The other day, I participated in a focus group that was part of a study commissioned by a theatre company in Calgary, to explore theatre-going trends and opinions in the city. The focus group that I was part of was one of three types: people who have been to the theatre within the past six months; people who have been in the past (2 or more years ago), but not more recently; and people who have never been to the theatre. Of course, this one was the first type, and most of the people there were even more frequent than every six months. I think that I was the only theatre professional in attendance, but most of the others were season ticket holders, and many regularly attended shows presented by more than one company.

The first question we were asked was, “What is your ideal night out in Calgary?” Read more >>

Best of all worlds

Jan 25, 2010   //   by Alida   //   Creative Discontent, Real Life  //  No Comments

One of the things that disappoints me most about Calgary is the lack of foresight in the city’s planning. It’s a city that has exploded in the past decade, and the foundation hadn’t been laid in the decades before to sustain such rapid growth. It’s still a city that’s scrambling for its infrastructure to catch up to the population growth, and while it’s growing well in many areas, there are many where the city is being held back by its own short-sightedness.

Imagine what it would be like today if city planners had believed, 40 or 80 or 100 years ago that Calgary has the potential to be a world-class city — to someday stand up against any great city in the world in its arts and culture, industry, nature, and people. Imagine what it would be like if, when it was a city of 100,000 people, city planners had dreamed — and planned — ahead to Calgary as a city of 5 million, instead of seeing it grow to a small city in the something-hundred-thousand range. Imagine how much further ahead we could be now if, instead of playing catchup with roads and transit and infrastructure, the city was able to allocate those resources differently. If Calgary had the resources to be a city friendly to a large population, rather than struggling to sustain it and finding ways to both grow and retroactively fit at the same time.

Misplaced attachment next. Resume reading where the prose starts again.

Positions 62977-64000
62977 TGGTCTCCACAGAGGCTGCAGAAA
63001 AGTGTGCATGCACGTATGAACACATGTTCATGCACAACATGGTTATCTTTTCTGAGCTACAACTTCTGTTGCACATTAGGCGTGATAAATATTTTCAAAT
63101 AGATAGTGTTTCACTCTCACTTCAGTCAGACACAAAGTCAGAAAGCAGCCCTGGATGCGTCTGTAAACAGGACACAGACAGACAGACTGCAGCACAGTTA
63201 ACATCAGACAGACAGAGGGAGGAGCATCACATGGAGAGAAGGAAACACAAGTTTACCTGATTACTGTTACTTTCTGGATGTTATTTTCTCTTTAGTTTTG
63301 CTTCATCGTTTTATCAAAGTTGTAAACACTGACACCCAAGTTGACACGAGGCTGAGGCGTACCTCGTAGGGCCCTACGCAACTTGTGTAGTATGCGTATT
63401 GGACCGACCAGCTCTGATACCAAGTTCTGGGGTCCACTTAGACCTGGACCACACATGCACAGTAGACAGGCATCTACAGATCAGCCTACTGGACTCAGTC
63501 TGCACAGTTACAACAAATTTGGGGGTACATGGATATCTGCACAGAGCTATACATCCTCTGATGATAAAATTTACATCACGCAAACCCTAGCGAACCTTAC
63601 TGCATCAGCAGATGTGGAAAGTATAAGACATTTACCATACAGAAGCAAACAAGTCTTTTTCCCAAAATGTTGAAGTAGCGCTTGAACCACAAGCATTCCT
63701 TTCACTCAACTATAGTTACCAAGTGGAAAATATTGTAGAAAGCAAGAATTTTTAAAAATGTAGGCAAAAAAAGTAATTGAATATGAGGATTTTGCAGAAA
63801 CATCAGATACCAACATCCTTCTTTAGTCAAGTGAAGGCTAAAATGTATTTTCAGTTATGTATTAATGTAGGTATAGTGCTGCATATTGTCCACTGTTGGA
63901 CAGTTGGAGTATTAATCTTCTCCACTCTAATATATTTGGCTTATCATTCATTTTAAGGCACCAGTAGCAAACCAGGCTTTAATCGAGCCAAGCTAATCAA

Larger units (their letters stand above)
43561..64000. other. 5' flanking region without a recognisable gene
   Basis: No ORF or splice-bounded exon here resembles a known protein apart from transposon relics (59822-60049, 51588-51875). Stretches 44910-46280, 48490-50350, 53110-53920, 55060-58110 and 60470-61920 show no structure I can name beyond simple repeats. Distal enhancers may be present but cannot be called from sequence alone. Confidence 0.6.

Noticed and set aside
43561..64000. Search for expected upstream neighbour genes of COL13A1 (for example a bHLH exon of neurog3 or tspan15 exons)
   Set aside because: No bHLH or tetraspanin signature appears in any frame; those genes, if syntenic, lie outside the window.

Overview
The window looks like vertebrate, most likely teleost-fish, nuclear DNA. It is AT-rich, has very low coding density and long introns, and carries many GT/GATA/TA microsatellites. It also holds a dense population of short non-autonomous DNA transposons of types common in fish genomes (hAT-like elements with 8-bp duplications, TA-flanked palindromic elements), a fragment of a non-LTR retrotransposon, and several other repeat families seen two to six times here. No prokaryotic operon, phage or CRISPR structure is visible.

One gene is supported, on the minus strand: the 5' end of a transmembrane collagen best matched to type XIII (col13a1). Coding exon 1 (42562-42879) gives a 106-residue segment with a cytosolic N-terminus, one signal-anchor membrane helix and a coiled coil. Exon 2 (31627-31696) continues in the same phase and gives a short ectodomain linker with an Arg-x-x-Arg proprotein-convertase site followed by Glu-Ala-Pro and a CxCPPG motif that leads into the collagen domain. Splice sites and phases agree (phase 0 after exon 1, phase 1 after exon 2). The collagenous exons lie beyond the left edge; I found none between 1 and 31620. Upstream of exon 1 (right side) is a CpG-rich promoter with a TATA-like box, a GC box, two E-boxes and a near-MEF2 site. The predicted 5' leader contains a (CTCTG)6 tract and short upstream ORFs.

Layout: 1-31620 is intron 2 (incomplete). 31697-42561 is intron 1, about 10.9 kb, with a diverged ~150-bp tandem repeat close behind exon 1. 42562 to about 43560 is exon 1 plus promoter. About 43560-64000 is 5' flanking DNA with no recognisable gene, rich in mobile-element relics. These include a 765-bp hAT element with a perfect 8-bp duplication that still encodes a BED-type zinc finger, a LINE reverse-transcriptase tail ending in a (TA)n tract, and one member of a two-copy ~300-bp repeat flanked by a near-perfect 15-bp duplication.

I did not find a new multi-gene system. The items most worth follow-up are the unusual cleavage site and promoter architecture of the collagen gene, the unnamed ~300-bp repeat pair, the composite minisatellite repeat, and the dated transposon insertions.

What would it look like now if the dreams had been bigger then?

I’m on the brink of several new adventures, both career-wise and otherwise, and I’m looking at the steps ahead and finding ways to dream big. As I’m stepping out into a career as a freelance producer and consultant, what does it mean to dream big — and more than just dream big, to plan big? To lay the foundation for whatever success I want to see come my way? To create a starting point that can lead to something big — or to something smaller?

If I plan for the best, the smaller result will always fit into the larger foundation. Being over-prepared for a more humble end point is never a bad thing, but anticipating something small can be disastrous when the opportunity for something bigger comes along. What a waste of time, money, energy, and potentially opportunity it is if I have to do the work to retrofit myself or my projects to sustain something grander than anything I’d originally dreamed.

So tell me. What does it mean for you to lay the foundation with an eye to the best possible outcome?

Let’s get back to business

Jan 11, 2010   //   by Alida   //   Career, Creative Discontent, Real Life, School  //  No Comments

Well, Christmas is over, and I had absolutely no contingency for any sort of regular updates during the last month of school and over the break, but it’s time to get back to posting regularly. For that matter, it’s time to get life back into a routine of some sort, even though I don’t really know — yet — what that routine will look like.